From the desk of Bill P. Taaffe:
In Oregon, to prove negligence, a plaintiff must show the harm he or she suffered was foreseeable. How one characterizes the harm—i.e., “a head injury” versus just “an injury”—clearly has a significant impact on what can be considered foreseeable. This case asks the question: Can a head injury, caused by walking into a cabinet, be a foreseeable result of the cabinet’s original installation at knee level?
Here, the Oregon Court of Appeals held that a proper foreseeability analysis requires harm be characterized quite broadly—so broadly that a head injury could indeed be considered a foreseeable result of the defendant’s installation of the cabinet at knee height.
Jennewein v. McImetro Access Transmission Servs., LLC, 308 Or App 396 (January 6, 2021)
This case involved a plaintiff who was injured when she walked into a utility cabinet located in a hallway at her workplace. When the plaintiff ran into the cabinet, it was located about five to six feet above the ground—right at head height. The defendant had originally installed the cabinet at knee level, about one to two feet off the floor despite a work order that specified that the cabinet was to be installed nine feet above the floor. After installation, another company moved the cabinet to where it was located when the plaintiff ran into it. The defendant was not aware of the cabinet’s change in location.
As a result of walking into the cabinet, the plaintiff suffered a head injury. The plaintiff sued the defendant, alleging the company was negligent in installing the cabinet where people walk, around a corner, where it might come in contact with a person’s head, and for failing to install barriers. The defendant moved for summary judgment on the basis that the harm suffered by the plaintiff, a head injury, was not a foreseeable result of the cabinet’s installation at knee level. The trial court granted the defendant’s motion and the plaintiff appealed.
The Oregon Court of Appeals determined that this case had two issues that needed to be addressed: causation and foreseeability. As for causation, in Oregon, this analysis hinges on if the defendant’s actions were a substantial factor in causing the plaintiff’s injuries. In other words, did the defendant’s conduct play a role in bringing about the injuries. Here, the defendant argued that its installation of the cabinet, at knee height, was not a substantial factor in causing the plaintiff’s injuries because the original installation, alone, would not have caused the injury. The court disagreed and determined that a reasonable jury could find that how and where the cabinet was originally installed by the defendant played a role in the plaintiff’s injuries, and if not for the negligent installation in the walkway, the cabinet would not have had to been moved to the location where the plaintiff ultimately collided with it.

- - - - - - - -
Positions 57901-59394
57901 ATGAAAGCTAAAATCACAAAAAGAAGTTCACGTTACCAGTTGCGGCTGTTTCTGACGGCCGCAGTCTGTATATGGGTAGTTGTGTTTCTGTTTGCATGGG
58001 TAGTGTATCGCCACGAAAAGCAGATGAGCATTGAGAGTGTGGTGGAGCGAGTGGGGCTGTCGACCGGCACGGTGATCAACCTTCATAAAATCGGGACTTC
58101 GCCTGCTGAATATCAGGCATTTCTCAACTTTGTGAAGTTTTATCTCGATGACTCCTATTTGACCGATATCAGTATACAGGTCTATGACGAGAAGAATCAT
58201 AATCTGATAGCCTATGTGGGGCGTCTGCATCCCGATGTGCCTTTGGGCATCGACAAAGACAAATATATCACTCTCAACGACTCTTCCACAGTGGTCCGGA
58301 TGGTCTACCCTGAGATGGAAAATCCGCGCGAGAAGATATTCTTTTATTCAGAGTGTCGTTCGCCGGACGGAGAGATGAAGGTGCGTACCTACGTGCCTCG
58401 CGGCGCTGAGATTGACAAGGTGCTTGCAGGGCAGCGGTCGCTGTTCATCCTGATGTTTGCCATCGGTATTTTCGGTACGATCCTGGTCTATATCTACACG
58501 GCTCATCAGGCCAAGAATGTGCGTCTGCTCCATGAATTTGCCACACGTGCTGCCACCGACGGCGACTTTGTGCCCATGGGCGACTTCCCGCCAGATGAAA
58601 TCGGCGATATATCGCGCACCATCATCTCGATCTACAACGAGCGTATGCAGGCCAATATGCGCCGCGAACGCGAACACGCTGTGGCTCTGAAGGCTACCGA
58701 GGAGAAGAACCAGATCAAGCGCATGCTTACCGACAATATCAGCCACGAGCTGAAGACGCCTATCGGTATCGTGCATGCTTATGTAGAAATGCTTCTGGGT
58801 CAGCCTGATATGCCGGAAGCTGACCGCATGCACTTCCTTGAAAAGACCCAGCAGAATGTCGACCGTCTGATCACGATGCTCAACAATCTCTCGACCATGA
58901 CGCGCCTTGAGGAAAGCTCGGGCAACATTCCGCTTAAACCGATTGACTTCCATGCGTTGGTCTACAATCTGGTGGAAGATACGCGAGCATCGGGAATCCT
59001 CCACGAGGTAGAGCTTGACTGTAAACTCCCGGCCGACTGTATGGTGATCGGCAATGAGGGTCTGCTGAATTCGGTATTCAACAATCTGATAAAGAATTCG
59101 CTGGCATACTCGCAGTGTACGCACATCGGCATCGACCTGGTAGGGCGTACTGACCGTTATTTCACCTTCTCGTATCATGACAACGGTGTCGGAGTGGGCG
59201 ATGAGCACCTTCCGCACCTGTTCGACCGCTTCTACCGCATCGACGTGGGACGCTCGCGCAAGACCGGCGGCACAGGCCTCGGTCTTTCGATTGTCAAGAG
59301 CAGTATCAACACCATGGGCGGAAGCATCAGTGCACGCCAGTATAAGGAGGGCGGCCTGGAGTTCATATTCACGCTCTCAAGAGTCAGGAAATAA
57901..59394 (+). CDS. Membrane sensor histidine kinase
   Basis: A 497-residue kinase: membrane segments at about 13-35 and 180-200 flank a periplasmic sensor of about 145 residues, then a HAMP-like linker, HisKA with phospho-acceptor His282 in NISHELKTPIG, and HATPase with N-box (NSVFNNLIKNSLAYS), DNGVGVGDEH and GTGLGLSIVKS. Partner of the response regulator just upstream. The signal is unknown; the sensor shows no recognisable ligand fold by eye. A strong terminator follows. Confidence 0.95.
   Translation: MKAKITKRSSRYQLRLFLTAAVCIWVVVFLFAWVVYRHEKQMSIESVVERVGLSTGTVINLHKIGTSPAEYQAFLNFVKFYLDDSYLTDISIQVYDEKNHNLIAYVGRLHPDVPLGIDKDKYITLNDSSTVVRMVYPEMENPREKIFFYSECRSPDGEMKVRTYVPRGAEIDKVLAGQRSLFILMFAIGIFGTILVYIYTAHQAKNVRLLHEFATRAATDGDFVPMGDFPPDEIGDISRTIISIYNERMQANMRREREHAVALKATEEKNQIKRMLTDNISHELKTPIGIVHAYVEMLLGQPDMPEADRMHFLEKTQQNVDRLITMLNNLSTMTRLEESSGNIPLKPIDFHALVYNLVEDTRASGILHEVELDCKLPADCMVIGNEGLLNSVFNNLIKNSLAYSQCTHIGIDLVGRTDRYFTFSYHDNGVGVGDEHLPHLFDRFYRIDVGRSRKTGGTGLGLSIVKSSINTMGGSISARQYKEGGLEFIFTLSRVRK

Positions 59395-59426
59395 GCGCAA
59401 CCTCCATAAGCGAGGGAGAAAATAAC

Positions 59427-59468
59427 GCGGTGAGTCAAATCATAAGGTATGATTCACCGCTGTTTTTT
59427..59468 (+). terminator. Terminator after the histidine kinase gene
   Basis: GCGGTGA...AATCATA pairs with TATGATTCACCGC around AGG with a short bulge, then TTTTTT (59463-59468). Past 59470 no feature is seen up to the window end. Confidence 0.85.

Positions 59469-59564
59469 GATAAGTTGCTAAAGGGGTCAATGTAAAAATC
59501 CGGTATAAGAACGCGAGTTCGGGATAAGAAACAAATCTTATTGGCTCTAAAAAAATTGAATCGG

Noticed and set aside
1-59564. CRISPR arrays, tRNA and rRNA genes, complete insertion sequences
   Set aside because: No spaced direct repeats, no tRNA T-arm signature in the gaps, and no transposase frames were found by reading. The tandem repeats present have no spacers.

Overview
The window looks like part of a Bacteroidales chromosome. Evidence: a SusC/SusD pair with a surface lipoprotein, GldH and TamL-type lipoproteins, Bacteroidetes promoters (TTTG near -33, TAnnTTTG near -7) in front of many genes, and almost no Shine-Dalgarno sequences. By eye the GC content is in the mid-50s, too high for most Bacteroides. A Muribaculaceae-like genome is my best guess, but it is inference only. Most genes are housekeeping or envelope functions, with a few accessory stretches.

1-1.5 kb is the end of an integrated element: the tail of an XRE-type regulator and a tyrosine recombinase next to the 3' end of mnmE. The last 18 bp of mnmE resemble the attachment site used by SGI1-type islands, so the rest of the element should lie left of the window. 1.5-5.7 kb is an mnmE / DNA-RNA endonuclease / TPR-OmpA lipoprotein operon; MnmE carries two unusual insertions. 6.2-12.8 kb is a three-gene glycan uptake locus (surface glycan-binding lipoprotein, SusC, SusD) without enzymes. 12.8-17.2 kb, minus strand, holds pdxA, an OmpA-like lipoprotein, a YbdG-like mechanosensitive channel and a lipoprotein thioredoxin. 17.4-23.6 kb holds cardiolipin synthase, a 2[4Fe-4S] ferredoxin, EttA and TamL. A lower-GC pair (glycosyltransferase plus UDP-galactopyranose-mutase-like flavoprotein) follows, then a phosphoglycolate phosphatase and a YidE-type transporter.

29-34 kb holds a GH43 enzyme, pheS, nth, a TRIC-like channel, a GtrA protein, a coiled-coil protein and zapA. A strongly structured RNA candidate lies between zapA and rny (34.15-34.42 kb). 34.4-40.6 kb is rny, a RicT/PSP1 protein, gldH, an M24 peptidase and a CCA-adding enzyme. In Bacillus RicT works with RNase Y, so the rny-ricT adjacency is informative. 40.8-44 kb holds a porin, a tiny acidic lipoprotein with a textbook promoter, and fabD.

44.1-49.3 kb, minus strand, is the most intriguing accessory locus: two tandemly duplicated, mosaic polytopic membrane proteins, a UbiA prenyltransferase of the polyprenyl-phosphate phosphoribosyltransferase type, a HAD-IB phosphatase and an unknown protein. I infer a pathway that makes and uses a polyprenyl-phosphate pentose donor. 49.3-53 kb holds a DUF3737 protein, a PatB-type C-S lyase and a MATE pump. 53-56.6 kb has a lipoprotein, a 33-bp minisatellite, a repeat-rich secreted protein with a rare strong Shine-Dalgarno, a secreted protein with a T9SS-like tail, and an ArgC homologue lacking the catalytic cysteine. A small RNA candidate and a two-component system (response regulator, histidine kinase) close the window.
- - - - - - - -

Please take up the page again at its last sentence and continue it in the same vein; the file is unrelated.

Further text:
The Oregon Court of Appeals then turned to the bulk of its analysis, how to properly define foreseeability. The court first noted that ordinarily foreseeability is a case specific and fact intensive issue that should be decided by a jury, not by summary judgment. In Oregon, foreseeability plays a significant role in a negligence case and the limits for liability are usually determined by what is considered foreseeable. If no specific duty or relationship exists, the standard for liability is if the conduct “unreasonably created a foreseeable risk to a protected interest of the kind of harm that befell the plaintiff.”
Whether harm is considered foreseeable is largely dependent on how the harm is conceptualized or categorized. Regarding this, the court stated that to correctly characterize the harm, courts need to look to “the setting for possible injury under plaintiff’s theory of liability.” Notably, Oregon has never required plaintiffs to prove that the defendants conceptualized the specific sequence of events that caused the injury.
In applying this standard to this case, the court determined that most of the plaintiff’s allegations did not contemplate an injury to a specific body part, rather just an injury resulting from colliding with the cabinet. Most of the allegations and evidence put forth by the plaintiff concerned the risk that someone would run into the cabinet because it was installed in a hallway and around a corner, where people often walked. The plaintiff did not solely allege that the defendant’s conduct specifically created the risk of head injury or an injury based on the specific location of the original installation. The court determined that it could be foreseeable that someone would walk into the cabinet based on where it was installed and suffer an injury, the fact that the injury was to the head rather than somewhere else, like the knee, does not matter.
The Big Picture:
This Oregon Court of Appeals decision once again emphasizes Oregon’s broad conception of foreseeability. Additionally, this opinion highlights the court of appeals’ disinclination to allow for foreseeability issues to be decided on summary judgment. Rather if your case hinges on a foreseeability issue, expect for it to be taken up by a jury. Ultimately, the Oregon Court of Appeals decided that there was sufficient evidence to create a genuine issue of fact and reversed the trial court’s summary judgment decision, remanding the case for further proceedings.